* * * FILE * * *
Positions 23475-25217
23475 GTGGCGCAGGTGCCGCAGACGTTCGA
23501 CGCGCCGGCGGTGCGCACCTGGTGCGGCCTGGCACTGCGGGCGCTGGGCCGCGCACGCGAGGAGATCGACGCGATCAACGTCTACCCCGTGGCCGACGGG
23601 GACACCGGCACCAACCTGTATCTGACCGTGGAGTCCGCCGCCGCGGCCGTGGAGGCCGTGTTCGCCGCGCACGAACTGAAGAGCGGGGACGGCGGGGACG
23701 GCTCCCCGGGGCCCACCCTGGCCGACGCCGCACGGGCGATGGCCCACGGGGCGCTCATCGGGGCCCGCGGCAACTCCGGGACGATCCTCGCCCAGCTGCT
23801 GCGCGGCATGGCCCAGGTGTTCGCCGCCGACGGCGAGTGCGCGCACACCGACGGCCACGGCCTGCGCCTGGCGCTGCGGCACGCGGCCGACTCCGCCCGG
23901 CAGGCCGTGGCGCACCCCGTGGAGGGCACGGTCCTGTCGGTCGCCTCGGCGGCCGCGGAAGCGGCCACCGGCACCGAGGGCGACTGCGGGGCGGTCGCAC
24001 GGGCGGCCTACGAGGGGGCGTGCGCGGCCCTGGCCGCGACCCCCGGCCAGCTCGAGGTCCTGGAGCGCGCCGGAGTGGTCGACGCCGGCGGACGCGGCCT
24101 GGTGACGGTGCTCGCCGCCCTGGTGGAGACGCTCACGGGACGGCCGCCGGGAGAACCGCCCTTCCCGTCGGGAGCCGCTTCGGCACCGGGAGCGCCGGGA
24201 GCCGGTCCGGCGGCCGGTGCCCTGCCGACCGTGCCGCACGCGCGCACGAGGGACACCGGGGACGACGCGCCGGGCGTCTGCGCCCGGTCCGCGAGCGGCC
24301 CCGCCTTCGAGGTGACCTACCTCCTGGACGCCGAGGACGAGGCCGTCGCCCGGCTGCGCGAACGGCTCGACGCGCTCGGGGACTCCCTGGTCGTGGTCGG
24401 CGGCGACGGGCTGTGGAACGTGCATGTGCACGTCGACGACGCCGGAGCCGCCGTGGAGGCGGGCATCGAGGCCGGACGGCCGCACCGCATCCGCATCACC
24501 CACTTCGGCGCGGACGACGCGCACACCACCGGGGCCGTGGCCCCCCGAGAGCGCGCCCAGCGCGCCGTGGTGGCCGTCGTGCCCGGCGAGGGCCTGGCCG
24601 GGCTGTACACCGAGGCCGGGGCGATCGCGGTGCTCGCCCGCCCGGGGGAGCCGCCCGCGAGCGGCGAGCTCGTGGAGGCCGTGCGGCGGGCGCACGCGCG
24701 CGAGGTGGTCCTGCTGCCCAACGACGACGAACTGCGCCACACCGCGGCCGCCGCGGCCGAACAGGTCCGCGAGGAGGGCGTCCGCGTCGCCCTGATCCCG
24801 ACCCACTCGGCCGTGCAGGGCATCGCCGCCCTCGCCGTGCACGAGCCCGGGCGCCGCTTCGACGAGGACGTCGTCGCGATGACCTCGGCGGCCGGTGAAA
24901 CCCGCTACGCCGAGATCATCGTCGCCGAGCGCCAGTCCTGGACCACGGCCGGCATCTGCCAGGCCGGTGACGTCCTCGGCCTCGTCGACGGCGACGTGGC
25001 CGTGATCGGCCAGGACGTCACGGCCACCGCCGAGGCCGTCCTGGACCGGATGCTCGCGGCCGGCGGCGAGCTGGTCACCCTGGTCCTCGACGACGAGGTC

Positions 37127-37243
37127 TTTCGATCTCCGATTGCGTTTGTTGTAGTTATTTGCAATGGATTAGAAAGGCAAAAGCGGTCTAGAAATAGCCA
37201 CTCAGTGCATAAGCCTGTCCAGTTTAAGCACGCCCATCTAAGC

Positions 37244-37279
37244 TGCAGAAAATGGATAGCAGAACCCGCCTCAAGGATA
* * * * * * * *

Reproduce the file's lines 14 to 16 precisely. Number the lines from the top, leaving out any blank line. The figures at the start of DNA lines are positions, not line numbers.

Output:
24601 GGCTGTACACCGAGGCCGGGGCGATCGCGGTGCTCGCCCGCCCGGGGGAGCCGCCCGCGAGCGGCGAGCTCGTGGAGGCCGTGCGGCGGGCGCACGCGCG
24701 CGAGGTGGTCCTGCTGCCCAACGACGACGAACTGCGCCACACCGCGGCCGCCGCGGCCGAACAGGTCCGCGAGGAGGGCGTCCGCGTCGCCCTGATCCCG
24801 ACCCACTCGGCCGTGCAGGGCATCGCCGCCCTCGCCGTGCACGAGCCCGGGCGCCGCTTCGACGAGGACGTCGTCGCGATGACCTCGGCGGCCGGTGAAA